Walking and hiking. That’s how I exercise. I don’t spend money on shin guards or helmets, and I don’t have to worry about bringing my team down because I am too slow, I missed the easy shot or I left a player on base.
After a visit to the Bankshot court in Rockville’s Mattie J.T. Stepanek Park in King’s Farm, I am adding basketball to my repertoire. Imagine basketball without the running or the competitive desire to win at all costs. Imagine shooting baskets, only thinking about angles or how hard or soft to swish the ball and not worrying about someone trying to steal the ball right out of your hands. Then imagine playing with anyone and everyone, whether they have a physical or emotional disability or are not the so-called athletic type.
Rabbi Reeve Brenner of Congregation Bet Chesed in Bethesda created Bankshot, a variation on basketball in which a player competes against a course rather than other players. He is the only rabbi he knows with his own line of basketballs.
What began as a way to help a cousin who was injured in an automobile accident has grown to include more than 300 basketball courts across the world, including the United States, Israel, South Korea, Kuwait and Germany.
A child with disabilities “used to be marginalized outside the playground. Now he’s marginalized inside that playground,” Brenner says.
Most playgrounds have a special swing for children with disabilities — and that’s about it. During team sports, inclusion has come to mean having the child with disabilities wave the flag at the finish line, he says. “He’s still in a wheelchair by himself, watching everyone.”
This problem continues for adults. That is why Brenner says he is particularly proud that several military bases — including the Joint Base Anacostia-Bolling in the District — have Bankshot courts. His first court was built at Israel’s Soldier’s House, a facility where those disabled in combat can recover.
But with Bankshot basketball, which can be found in Rockville at the Jewish Community Center, the Rockville Swim Center and Montrose Park and in several schools in Manassas, Va., a person in a wheelchair has the same chance of succeeding as any other player.
All that is needed to make a sport inclusive is a smooth and level floor, action that takes place above a person’s head and an intent to play as playmates rather than opponents, Brenner explains.
Each basketball station has three circles where a player must shoot the ball; the farther from the basket, the greater the number of points received. At each station, a red label explains what must be done. Usually it’s something like, “bank the ball on the yellow board to make the ball drop into one net and continue into another net.” Sometimes a player must shoot high above a line in order for the ball to then drop into the basket.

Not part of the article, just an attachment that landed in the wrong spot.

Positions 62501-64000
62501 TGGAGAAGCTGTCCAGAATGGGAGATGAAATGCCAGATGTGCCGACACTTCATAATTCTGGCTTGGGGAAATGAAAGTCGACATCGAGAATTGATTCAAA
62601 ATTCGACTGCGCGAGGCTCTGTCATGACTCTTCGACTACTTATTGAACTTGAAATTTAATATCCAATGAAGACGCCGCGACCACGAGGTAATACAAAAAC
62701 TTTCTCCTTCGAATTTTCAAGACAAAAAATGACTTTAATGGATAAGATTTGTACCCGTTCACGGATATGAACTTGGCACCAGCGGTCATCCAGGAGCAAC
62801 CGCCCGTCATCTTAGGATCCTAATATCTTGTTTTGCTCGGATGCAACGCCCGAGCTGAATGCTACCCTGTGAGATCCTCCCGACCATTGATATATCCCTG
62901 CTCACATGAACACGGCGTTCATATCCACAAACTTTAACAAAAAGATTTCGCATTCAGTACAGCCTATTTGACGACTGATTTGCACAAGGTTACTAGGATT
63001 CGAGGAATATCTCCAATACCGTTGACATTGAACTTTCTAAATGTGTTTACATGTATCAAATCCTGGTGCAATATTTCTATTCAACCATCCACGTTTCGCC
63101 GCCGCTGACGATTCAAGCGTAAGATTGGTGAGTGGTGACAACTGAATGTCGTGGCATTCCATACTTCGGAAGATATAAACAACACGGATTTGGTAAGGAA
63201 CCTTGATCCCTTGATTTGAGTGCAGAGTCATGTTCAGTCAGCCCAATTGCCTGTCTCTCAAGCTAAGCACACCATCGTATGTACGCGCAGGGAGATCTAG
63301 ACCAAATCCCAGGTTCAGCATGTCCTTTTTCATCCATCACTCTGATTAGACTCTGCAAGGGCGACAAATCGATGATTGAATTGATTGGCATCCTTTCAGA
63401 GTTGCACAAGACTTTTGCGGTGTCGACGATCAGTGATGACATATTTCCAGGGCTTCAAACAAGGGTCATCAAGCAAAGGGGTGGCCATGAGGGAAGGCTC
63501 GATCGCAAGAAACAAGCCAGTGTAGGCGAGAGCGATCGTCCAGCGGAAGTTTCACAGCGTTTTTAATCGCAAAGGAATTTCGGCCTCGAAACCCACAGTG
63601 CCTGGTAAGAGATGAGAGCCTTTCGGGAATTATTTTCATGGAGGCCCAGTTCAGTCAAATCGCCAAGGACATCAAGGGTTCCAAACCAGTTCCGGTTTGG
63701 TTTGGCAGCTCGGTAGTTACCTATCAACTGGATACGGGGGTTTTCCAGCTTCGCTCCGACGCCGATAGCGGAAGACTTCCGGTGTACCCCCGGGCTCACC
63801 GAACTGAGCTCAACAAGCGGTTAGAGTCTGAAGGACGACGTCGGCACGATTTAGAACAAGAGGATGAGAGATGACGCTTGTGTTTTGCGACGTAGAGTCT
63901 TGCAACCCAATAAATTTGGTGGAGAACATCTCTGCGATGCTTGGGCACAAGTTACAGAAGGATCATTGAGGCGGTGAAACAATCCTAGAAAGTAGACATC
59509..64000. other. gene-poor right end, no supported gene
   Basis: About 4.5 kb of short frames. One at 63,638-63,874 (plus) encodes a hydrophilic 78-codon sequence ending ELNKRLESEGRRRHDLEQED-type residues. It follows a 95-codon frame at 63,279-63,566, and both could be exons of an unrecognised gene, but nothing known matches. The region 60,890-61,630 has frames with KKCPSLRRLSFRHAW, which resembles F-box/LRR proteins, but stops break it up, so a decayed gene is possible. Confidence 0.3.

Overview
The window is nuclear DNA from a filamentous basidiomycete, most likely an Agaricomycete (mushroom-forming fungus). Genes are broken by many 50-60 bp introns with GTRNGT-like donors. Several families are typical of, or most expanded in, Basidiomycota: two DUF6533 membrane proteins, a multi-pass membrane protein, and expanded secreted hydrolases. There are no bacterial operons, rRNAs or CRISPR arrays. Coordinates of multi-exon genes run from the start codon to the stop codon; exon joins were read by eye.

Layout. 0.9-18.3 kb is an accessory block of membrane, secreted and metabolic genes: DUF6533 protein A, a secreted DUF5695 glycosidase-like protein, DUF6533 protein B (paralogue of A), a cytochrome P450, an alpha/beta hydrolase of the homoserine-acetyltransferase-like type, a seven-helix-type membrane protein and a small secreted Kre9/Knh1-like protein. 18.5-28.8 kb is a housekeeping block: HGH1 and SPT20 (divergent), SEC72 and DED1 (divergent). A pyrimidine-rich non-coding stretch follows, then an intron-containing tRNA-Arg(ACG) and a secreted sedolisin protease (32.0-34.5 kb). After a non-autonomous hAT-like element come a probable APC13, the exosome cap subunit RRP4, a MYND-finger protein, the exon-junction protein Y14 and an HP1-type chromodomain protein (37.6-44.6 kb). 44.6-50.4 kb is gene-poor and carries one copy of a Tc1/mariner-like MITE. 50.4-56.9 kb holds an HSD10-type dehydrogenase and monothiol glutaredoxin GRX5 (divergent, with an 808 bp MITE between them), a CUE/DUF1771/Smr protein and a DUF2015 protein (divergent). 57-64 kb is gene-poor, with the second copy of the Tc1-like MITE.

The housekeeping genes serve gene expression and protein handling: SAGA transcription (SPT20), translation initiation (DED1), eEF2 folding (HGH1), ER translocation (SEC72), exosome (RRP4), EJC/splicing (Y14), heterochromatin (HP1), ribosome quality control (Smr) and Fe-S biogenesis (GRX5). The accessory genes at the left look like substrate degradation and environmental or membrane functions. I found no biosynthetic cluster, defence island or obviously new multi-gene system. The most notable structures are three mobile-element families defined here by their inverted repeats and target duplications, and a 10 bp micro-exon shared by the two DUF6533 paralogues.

Some of Bankshot’s stations are designed for right-handed people followed by a similar challenge for the left-handed. What the stations do have in common is their art work. Brenner had such artists as Joan Miro, Alexander Calder and Jackson Pollock in mind when he designed his courts. Some of his fiberglass backboards have been displayed in the Israel National Museum in Jerusalem and the Museum of Modern Art in New York.
“Sports are all about defeating others. You don’t play for self-improvement. You play to win,” Brenner says. There are exceptions, like golf and bowling, where players strive to improve their scores without regard to the scores of the other players. This self-improvement and the lack of needing to field a whole team before play can begin is what Brenner believes Bankshot addresses.
“All sizes, ages and disabilities can do it. There is immediate access. You don’t have to wait for a program. Most kids with disabilities have to wait for a program, but here he can go out with a friend, a brother and just play,” says Brenner, who is busily working on incorporating these requirements for the sports of tennis, pitch and throw and soccer.
Brenner says he is not in the Bankshot business to make money. His enjoyment comes when he watches players at one of his courts: “When I see a kid, wheelchair or otherwise, developmentally disabled or not, when I see a kid out in a Bankshot court playing with such intensity, it’s as good a feeling as you can get. It’s on the level of delivering a good High Holiday sermon.”